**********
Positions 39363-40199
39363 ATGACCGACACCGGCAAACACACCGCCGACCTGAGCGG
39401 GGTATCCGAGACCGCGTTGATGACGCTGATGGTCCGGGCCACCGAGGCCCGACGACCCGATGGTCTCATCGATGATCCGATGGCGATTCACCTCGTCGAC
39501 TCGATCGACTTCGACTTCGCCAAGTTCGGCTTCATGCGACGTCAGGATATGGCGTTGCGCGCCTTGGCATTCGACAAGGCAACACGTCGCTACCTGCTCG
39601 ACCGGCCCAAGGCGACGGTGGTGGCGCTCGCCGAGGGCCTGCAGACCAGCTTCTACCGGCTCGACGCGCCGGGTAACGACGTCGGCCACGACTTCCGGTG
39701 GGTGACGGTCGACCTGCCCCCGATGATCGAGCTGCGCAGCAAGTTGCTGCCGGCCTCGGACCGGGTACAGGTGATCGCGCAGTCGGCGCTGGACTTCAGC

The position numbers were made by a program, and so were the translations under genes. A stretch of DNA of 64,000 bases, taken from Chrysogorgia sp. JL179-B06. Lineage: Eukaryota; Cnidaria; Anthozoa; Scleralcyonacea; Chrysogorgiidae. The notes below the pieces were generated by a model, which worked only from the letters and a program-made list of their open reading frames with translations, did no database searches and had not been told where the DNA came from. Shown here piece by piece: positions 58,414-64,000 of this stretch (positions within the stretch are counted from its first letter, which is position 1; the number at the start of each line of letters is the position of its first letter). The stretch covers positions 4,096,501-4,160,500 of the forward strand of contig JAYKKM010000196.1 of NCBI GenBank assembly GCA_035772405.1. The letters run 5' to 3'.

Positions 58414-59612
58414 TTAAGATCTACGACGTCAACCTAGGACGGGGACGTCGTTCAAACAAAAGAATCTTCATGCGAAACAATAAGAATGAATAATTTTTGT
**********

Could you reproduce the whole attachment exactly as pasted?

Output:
Positions 39363-40199
39363 ATGACCGACACCGGCAAACACACCGCCGACCTGAGCGG
39401 GGTATCCGAGACCGCGTTGATGACGCTGATGGTCCGGGCCACCGAGGCCCGACGACCCGATGGTCTCATCGATGATCCGATGGCGATTCACCTCGTCGAC
39501 TCGATCGACTTCGACTTCGCCAAGTTCGGCTTCATGCGACGTCAGGATATGGCGTTGCGCGCCTTGGCATTCGACAAGGCAACACGTCGCTACCTGCTCG
39601 ACCGGCCCAAGGCGACGGTGGTGGCGCTCGCCGAGGGCCTGCAGACCAGCTTCTACCGGCTCGACGCGCCGGGTAACGACGTCGGCCACGACTTCCGGTG
39701 GGTGACGGTCGACCTGCCCCCGATGATCGAGCTGCGCAGCAAGTTGCTGCCGGCCTCGGACCGGGTACAGGTGATCGCGCAGTCGGCGCTGGACTTCAGC

The position numbers were made by a program, and so were the translations under genes. A stretch of DNA of 64,000 bases, taken from Chrysogorgia sp. JL179-B06. Lineage: Eukaryota; Cnidaria; Anthozoa; Scleralcyonacea; Chrysogorgiidae. The notes below the pieces were generated by a model, which worked only from the letters and a program-made list of their open reading frames with translations, did no database searches and had not been told where the DNA came from. Shown here piece by piece: positions 58,414-64,000 of this stretch (positions within the stretch are counted from its first letter, which is position 1; the number at the start of each line of letters is the position of its first letter). The stretch covers positions 4,096,501-4,160,500 of the forward strand of contig JAYKKM010000196.1 of NCBI GenBank assembly GCA_035772405.1. The letters run 5' to 3'.

Positions 58414-59612
58414 TTAAGATCTACGACGTCAACCTAGGACGGGGACGTCGTTCAAACAAAAGAATCTTCATGCGAAACAATAAGAATGAATAATTTTTGT